You Can Charge Whatever You Want

by James A. Castleman, Esq.

If you own a collision repair shop, then you can charge whatever you want for your services. Insurers don’t set your labor rate, don’t set your storage policy and don’t determine how you should make repairs. You do.

Yes, I know that insurers pay for the bulk of collision repair work, but that doesn’t mean they can dictate what you charge for your work or how to run your business.

You may think that I am naïve to say these things, and that my statements are overly simplistic and do not reflect the reality of your business. But my statements are true: You, and only you, can determine what you want to charge for your work. If you agree to accept whatever an insurer says they are willing to pay for a repair, then YOU have made the decision that this is what you are going to charge, not the insurer. But if you do it correctly, then you can charge more – or less, if you so choose – than an insurer tells you that they are willing to pay.

The Legal Basis for Setting Your Charges

You have the right to contract directly with your customer for whatever you want to charge, for whatever repairs you are going to make and in whatever manner you are going to make them; however, the key is that you need to establish a mutual and legally enforceable contract with your customer.

You cannot just take a car in, start repairs and then hand your customer a bill when repairs are completed. Your customer must be informed in advance of what you are going to charge, and they must knowingly agree to it. That is the nature of a contract, i.e. that both parties involved must have agreed with the other as to its terms. If someone shows up at your house and paints it without you requesting the service and agreeing to their charges, then they cannot force you to pay them. By the same token, unless your customer agrees to have you repair their car and has approved the cost of the repair, then you cannot force them to pay you.

As has been explained in depth in this column before, the Massachusetts Attorney General has issued regulations that govern auto repairs, and those regulations tell you what you must do to have a binding repair contract with your customer. If you do not follow the rules set out in those regulations, then it is a per se unfair and deceptive business practice for you to charge your customer for the repairs. Essentially, except for certain emergency repairs, you must do one of the following:

(1) Obtain written authorization signed by your customer listing the specific repairs to be performed and the total price to be paid for those repairs, including parts and labor. Or:

(2) Obtain written authorization signed by your customer listing the specific repairs to be performed, while having your charges for the repairs, including parts and labor, displayed in a clear and conspicuous manner on your premises. (This option usually does not apply to collision repairs and is more relevant to services with standard prices, such as an oil change.) Or:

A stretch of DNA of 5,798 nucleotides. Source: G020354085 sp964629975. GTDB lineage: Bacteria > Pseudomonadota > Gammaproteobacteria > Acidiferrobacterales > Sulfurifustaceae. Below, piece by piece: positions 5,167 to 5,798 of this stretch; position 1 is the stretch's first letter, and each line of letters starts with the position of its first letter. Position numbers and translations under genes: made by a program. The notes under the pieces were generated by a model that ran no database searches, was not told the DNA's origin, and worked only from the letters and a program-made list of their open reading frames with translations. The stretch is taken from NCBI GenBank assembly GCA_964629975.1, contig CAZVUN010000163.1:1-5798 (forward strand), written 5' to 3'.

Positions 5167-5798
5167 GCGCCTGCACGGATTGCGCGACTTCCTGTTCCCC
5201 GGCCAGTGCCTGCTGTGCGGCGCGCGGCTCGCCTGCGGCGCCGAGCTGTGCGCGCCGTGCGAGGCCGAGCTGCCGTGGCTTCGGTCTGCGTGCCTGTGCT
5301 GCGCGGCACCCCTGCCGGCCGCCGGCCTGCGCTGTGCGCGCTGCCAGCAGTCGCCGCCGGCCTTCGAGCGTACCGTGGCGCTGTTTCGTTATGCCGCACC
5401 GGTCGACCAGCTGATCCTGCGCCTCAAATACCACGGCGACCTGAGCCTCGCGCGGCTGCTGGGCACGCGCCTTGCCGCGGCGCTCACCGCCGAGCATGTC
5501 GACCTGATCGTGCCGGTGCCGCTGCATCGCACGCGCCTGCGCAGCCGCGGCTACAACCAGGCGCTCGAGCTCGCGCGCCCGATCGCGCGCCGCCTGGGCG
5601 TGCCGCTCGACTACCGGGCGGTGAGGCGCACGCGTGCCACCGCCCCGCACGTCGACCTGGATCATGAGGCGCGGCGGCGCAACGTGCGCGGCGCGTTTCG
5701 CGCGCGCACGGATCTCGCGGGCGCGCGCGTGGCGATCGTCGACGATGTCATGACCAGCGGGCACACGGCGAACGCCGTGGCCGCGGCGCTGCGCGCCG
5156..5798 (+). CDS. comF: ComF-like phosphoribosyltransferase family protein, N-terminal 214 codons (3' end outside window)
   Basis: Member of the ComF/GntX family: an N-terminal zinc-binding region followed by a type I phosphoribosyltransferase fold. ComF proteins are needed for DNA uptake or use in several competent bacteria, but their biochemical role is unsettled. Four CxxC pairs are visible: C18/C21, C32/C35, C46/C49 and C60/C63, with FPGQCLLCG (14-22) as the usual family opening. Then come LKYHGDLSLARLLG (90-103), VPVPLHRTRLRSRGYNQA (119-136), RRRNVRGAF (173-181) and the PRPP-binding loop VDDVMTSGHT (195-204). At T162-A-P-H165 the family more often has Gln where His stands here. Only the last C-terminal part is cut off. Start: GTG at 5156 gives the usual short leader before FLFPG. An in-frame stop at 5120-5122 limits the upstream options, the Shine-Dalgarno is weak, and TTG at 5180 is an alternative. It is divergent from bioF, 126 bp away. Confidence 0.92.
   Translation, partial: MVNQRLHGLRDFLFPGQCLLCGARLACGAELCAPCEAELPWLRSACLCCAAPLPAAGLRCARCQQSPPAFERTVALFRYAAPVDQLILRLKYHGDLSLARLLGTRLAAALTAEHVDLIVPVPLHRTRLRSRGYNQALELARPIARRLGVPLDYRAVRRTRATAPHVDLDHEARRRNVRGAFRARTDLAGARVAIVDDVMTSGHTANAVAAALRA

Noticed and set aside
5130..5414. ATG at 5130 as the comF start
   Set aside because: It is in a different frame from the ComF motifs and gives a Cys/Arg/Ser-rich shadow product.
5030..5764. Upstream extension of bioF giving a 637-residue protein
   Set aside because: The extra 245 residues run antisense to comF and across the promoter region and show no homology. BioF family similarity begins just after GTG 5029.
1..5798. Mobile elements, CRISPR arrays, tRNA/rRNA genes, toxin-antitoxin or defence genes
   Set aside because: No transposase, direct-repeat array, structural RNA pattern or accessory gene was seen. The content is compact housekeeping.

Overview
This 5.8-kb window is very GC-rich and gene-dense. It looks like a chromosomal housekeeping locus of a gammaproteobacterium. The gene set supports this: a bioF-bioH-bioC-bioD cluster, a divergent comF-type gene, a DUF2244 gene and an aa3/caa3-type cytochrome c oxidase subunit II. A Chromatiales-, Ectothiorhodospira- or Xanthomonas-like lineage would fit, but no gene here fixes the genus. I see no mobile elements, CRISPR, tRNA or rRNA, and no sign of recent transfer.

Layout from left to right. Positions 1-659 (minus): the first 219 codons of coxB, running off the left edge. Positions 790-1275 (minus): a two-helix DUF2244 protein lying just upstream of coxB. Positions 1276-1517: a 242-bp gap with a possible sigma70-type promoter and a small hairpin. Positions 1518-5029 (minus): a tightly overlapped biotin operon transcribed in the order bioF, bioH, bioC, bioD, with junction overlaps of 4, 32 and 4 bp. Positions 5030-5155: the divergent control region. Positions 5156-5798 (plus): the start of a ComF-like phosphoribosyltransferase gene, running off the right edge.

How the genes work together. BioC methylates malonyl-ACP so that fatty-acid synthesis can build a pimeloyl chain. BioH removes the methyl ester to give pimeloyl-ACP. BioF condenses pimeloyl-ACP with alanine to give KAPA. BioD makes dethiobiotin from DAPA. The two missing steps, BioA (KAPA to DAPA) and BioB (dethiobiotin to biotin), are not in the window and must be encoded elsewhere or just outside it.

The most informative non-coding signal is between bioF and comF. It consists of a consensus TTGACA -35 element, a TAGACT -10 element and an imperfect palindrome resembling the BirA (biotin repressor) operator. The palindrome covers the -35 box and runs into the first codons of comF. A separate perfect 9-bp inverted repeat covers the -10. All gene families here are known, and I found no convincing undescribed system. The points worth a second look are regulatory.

(3) If you are unable to obtain written prior specific authorization from your customer (as when you have not yet had a chance to fully determine the cost of repairs to be performed at the time the vehicle is delivered to you), then you subsequently can notify your customer, but still prior to starting repairs, of the specific repairs to be performed on the vehicle and the total price to be charged for the repairs, including parts and labor, and obtain your customer’s written or oral authorization at that time to perform the repairs. If you get oral authorization, then you must record the date and time of when that occurred, who you spoke to and exactly what was authorized. Or:

(4) Get your customer to knowingly, voluntarily and intelligently sign a waiver form containing language set out in the regulation, agreeing to pay for repairs so long as they do not exceed a specific dollar amount. It is key that your customer fully understands what they are doing when they sign the waiver form.

In addition to this, you can charge any amount that you want and for any period of time, for storage of your customer’s vehicle. But you must disclose IN ADVANCE both the conditions under which you will charge for storage and the daily (or hourly) rate for storage. You can disclose this information either in your original customer signed repair order or by clearly and conspicuously posting the information in your shop.

The point is that, if you follow these rules, you will have a binding and enforceable contract with your customer for your repair and storage charges – no matter what your charges may be, and no matter what your customer’s insurer wants to pay. You can set your own hourly labor rate, you can charge a mark-up on parts, you can charge for ALL of the procedures needed to repair your customer’s car to pre-accident condition, and you can charge your stated daily storage rate for whatever periods of time you have disclosed in advance that you are going to charge for. If you follow the rules, then your customer will be obligated to pay you those charges, and you will have an enforceable garage keeper’s lien against their vehicle for your charges.